Amit: So they closed the store. They kept control of the store, but they opened it up to innovating around their device and their system. 

Denver: Another one, and I think this one you gave its own chapter to, is: Digital technologies interact with and affect an organization’s external environment. Now, what’s the impact of that?

Amit: So, the received wisdom when you teach management is: The inside of an organization must always adapt to the outside. And I think what has happened with digital technology is the inside has gotten connected to the outside. 

So here’s what I mean. So we all know, and with very, very good reasons, if you look back to the 2008 crisis, why did it happen? You will hear about evil bankers. You will hear about corrupt politicians. You will hear about a whole bunch of reasons like that. All of those may be true. But go back to the 1980s to 2000, and you had an investment bank fail on Wall Street. You had the deregulation of the Savings & Loans industries. You had the collapse of the Bank of New England. You had 33% of Savings & Loans going under. And none of those became a worldwide crisis. So what’s the difference? This has been going on forever and ever, so what was the difference? 

The difference was by the time you got to 2008, you were not doing finance with spreadsheets and calculators. You were doing them on high-powered computers, and funds could be transferred instantly across the world. Many of your listeners probably remember using travelers checks, and many of the young people would say, “What the heck is a traveler’s check?” A business which existed for more than a hundred years went off just like that because people, when they were traveling, no longer needed travelers checks. They could just stick their card into an ATM machine anywhere in the world, and they could bring out cash.

Well, what have you done? You’ve linked all the different parts of the world into a network. Now, you’ve created a system where a crisis from one part of the world can go right across the world in blinding speed, and it can affect everybody. So that’s what that principle talks about, that you have connected the outside of the word to the inside of the world.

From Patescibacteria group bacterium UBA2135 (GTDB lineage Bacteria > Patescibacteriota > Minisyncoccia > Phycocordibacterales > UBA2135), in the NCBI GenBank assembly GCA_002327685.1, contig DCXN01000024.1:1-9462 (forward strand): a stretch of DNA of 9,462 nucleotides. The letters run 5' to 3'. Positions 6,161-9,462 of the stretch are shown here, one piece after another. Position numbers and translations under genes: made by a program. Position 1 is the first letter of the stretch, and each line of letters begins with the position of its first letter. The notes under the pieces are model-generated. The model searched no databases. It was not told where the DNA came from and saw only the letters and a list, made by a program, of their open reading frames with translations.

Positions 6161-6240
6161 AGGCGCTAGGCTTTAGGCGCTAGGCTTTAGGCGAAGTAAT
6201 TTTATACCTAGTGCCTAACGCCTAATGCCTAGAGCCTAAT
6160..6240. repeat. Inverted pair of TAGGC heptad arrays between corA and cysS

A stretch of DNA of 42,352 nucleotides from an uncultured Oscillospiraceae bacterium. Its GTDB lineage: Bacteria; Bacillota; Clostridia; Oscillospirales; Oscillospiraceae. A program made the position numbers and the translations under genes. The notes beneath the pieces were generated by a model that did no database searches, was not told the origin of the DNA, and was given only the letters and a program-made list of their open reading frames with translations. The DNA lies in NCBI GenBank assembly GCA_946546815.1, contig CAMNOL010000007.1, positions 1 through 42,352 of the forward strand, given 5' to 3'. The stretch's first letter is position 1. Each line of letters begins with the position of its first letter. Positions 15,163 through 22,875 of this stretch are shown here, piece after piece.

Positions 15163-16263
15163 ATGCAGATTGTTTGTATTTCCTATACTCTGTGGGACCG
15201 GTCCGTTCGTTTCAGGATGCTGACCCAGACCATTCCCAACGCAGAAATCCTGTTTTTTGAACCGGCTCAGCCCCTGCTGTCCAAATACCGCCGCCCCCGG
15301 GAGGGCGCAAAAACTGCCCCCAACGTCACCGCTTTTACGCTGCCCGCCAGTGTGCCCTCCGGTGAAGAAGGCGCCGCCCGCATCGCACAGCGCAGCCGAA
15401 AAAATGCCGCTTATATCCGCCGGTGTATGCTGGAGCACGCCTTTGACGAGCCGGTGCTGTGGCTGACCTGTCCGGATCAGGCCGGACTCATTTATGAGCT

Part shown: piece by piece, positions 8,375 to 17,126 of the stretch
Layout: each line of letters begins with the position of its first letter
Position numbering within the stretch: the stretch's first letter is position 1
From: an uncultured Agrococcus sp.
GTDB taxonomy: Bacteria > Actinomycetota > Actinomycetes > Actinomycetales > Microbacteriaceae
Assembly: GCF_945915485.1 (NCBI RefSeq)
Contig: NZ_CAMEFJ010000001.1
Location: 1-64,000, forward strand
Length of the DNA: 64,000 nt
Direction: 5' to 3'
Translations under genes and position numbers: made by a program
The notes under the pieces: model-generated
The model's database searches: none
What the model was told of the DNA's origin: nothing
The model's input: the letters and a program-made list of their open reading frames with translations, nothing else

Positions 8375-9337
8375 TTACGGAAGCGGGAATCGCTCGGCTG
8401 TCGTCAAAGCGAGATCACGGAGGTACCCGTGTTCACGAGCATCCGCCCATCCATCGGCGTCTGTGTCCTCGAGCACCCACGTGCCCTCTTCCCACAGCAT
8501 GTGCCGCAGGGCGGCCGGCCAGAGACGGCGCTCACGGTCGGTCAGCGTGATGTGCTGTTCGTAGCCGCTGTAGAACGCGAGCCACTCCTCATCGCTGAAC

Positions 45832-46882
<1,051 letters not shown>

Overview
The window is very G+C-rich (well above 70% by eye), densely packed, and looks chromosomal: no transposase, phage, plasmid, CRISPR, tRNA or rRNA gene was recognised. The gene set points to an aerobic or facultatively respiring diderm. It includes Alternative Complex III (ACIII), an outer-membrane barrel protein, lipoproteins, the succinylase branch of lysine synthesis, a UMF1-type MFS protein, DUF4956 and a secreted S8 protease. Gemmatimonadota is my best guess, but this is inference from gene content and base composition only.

And by the way, Denver, we’re doing it again. And we are expanding it and we’ll continue to expand it. We talk about the internet of things. What are we doing with the internet of things? We’re connecting the insides of our houses to the network. And soon enough, there will be at least one crisis where that will create problems for us. This is not bad. It is reality. 

Denver: It’s reality. Yes, you’ve just got to adjust. 

Amit: We just need to adapt to the reality that this is what digital technologies do, and we need to deal with it. 

Denver: I remember that same point being made by I think General Stanley McChrystal, who was basically saying that there was some anti-Muslim activity in Florida or something by some group or whatever, and it absolutely changed what he was doing in the theatre in Iraq because it went across. And he then realized… or the Army realized  that you had to empower everyone because there wasn’t going to be time to go to Command and find out what to do because it happened instantaneously. It happened with a tweet, and the entire theatre changed.

So it is a great point. It’s absolutely everywhere. So it does change how you have to structure your organization and lead your organization. 

Amit: You have to change how you structure your organization. You have to change how you lead your organization. And it’s amazing to me that the most hierarchical organizations that human beings create– the armed forces, the best trained armed forces in the world actually realize that, and are fundamentally changing how they train people to lead; but civilian organizations are not doing that. 

Denver: Absolutely. I think in the armed forces, they know the intent of the general, and that’s all they need to know, so they can know in a moment what they should be doing. And they also recognize that if they check in, they’ll be dead. It will be over.

Amit: Yes. Exactly.

Denver: Somebody said that probably that independence is most pronounced in the Navy more than any other, because the Navy was going to be at sea for a long period of time, and they did not have the communication technologies back then. So therefore, there had to be that sense of knowing what to do without being able to be directed.